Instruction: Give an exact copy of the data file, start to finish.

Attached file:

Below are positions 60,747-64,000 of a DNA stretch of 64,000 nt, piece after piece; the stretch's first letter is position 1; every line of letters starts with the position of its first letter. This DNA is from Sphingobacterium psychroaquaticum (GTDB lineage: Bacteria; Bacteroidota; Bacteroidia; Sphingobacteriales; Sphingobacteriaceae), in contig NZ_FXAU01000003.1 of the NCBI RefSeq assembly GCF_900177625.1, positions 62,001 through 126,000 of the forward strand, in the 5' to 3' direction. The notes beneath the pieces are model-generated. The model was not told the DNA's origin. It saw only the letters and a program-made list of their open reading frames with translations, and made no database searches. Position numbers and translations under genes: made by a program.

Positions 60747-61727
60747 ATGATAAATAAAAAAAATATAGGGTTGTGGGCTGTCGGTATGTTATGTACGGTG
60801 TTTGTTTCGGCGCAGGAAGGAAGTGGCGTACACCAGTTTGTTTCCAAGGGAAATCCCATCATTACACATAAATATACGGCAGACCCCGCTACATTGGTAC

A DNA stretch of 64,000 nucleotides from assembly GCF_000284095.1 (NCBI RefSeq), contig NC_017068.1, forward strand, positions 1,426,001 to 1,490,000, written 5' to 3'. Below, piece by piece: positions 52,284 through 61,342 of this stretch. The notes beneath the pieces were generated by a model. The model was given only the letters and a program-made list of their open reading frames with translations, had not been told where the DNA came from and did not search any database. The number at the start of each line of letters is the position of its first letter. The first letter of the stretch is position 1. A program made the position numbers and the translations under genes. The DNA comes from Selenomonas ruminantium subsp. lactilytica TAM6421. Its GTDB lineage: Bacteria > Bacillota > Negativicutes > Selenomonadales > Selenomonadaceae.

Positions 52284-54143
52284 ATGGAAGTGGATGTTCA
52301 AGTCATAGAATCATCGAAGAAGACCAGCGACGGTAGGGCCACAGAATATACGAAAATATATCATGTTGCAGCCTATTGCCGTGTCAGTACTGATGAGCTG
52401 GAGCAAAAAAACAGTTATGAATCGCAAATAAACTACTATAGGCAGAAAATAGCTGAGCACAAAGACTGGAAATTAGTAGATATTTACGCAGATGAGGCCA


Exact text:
Below are positions 60,747-64,000 of a DNA stretch of 64,000 nt, piece after piece; the stretch's first letter is position 1; every line of letters starts with the position of its first letter. This DNA is from Sphingobacterium psychroaquaticum (GTDB lineage: Bacteria; Bacteroidota; Bacteroidia; Sphingobacteriales; Sphingobacteriaceae), in contig NZ_FXAU01000003.1 of the NCBI RefSeq assembly GCF_900177625.1, positions 62,001 through 126,000 of the forward strand, in the 5' to 3' direction. The notes beneath the pieces are model-generated. The model was not told the DNA's origin. It saw only the letters and a program-made list of their open reading frames with translations, and made no database searches. Position numbers and translations under genes: made by a program.

Positions 60747-61727
60747 ATGATAAATAAAAAAAATATAGGGTTGTGGGCTGTCGGTATGTTATGTACGGTG
60801 TTTGTTTCGGCGCAGGAAGGAAGTGGCGTACACCAGTTTGTTTCCAAGGGAAATCCCATCATTACACATAAATATACGGCAGACCCCGCTACATTGGTAC

A DNA stretch of 64,000 nucleotides from assembly GCF_000284095.1 (NCBI RefSeq), contig NC_017068.1, forward strand, positions 1,426,001 to 1,490,000, written 5' to 3'. Below, piece by piece: positions 52,284 through 61,342 of this stretch. The notes beneath the pieces were generated by a model. The model was given only the letters and a program-made list of their open reading frames with translations, had not been told where the DNA came from and did not search any database. The number at the start of each line of letters is the position of its first letter. The first letter of the stretch is position 1. A program made the position numbers and the translations under genes. The DNA comes from Selenomonas ruminantium subsp. lactilytica TAM6421. Its GTDB lineage: Bacteria > Bacillota > Negativicutes > Selenomonadales > Selenomonadaceae.

Positions 52284-54143
52284 ATGGAAGTGGATGTTCA
52301 AGTCATAGAATCATCGAAGAAGACCAGCGACGGTAGGGCCACAGAATATACGAAAATATATCATGTTGCAGCCTATTGCCGTGTCAGTACTGATGAGCTG
52401 GAGCAAAAAAACAGTTATGAATCGCAAATAAACTACTATAGGCAGAAAATAGCTGAGCACAAAGACTGGAAATTAGTAGATATTTACGCAGATGAGGCCA